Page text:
GDPR: Who within the company will be responsible for compliance?
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GDPR: Readiness Playbook. Beware, prepare or despair.

| | U.S. Regional Manager of Sales, SEEBURGER

GDPR is making a lot of noise both domestically and globally. Recently major US technology companies, the FANG companies (Facebook, Amazon, Netflix and Google), have made a splash with the opening of new privacy centers along with attention to data privacy to help their companies comply with Europe’s GDPR regulation that will arrive in just three short months. These company’s announcements come as a stern warning to U.S. companies which have been extremely slow to react and prepare for the May 25 compliance deadline.

Unfortunately they may be underestimating both the risk and impact of the data privacy regulations improperly thinking it affects companies in the European Union only. This is just not the case. The General Data Protection Regulation (GDPR) is expected to set a new standard for consumer rights regarding their data, but companies will be challenged as they put systems and processes in place to comply.

So to be clear: If you’re part of a U.S. company that handles personal information of EU residents the GDPR allows for steep penalties of up to €20 million or 4 percent of global annual turnover, whichever is higher, for non-compliance. According to a report from Ovum, 52 percent of companies believe they will be fined for non-compliance. Management consulting firm Oliver Wyman predicts that the EU could collect as much as $6 billion in fines and penalties in the first year.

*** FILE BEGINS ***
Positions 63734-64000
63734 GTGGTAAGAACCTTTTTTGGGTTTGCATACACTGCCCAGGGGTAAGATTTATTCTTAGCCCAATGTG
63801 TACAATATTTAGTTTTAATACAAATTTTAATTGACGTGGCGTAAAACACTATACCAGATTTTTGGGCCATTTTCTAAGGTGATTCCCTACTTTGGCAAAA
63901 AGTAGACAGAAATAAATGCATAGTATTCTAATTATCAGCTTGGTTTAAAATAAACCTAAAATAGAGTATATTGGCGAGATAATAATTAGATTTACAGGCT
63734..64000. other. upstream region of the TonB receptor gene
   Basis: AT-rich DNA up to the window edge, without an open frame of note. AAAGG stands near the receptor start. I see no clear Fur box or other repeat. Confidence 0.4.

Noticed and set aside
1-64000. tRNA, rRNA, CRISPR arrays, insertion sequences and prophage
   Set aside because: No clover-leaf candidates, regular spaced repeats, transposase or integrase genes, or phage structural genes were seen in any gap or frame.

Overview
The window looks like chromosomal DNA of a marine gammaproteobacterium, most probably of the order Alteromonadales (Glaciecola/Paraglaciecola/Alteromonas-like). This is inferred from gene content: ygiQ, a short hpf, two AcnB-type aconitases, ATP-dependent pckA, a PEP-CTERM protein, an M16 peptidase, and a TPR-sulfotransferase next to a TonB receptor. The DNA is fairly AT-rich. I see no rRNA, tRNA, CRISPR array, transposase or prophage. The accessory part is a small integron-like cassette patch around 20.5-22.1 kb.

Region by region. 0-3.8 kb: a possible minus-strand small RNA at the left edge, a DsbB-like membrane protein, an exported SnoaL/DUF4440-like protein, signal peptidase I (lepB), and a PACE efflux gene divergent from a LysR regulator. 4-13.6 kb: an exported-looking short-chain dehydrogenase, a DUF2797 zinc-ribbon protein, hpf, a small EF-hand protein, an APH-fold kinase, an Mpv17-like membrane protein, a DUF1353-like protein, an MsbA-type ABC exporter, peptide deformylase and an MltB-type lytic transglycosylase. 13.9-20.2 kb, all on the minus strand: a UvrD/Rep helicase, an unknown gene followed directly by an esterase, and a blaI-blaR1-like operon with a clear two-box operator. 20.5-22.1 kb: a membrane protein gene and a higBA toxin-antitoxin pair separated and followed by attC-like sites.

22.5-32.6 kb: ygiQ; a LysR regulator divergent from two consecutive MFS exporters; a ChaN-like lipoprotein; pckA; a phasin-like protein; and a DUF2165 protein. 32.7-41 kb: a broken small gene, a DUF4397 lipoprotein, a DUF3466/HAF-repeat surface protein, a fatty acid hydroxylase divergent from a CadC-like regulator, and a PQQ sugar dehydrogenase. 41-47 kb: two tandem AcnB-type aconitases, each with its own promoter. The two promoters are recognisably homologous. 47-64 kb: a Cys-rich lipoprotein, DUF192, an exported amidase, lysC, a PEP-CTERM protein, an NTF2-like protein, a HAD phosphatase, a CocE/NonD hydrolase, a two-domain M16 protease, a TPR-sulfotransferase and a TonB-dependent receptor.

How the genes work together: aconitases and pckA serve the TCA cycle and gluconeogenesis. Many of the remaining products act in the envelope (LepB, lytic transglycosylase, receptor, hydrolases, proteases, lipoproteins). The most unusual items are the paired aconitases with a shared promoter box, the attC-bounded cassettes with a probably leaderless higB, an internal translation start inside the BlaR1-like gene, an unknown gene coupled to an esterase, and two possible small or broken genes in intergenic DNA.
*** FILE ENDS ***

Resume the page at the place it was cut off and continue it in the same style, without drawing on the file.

The players: Who within my company will be responsible for compliance?

A GDPR project will require commitment from the executive leadership team and impact many areas of a company. Legal, IT, Security, Compliance, and Business Leaders will need to orchestrate and execute a coordinated response across the enterprise for their GDPR plan to succeed. There are three defined roles defined by GDPR you should be aware of:

  • Controller: According to Article 5 from the EU GDPR, the controller shall be responsible for, and be able to demonstrate compliance with, the principles relating to processing of personal data. These are: lawfulness, fairness and transparency, data minimization, accuracy, storage limitation and integrity, and confidentiality of personal data. So the controller determines the purpose, conditions, and means of processing data, but doesn’t actually do the processing.
  • Processor: According to Article 28 from the EU GDPR, “Where processing is to be carried out on behalf of a controller, the controller shall use only processors providing sufficient guarantees to implement appropriate technical and organisational measures in such a manner that processing will meet the requirements of this Regulation and ensure the protection of the rights of the data subject.”. Essentially whether the processor is a third party or internal to the organization the processor should follow the contract as set by the controller and adhere to confidentiality. GDPR regulation clearly indicates “clouds” will not be exempt from GDPR enforcement. Additionally, the processor protects data with technical and organizational controls, and documents those.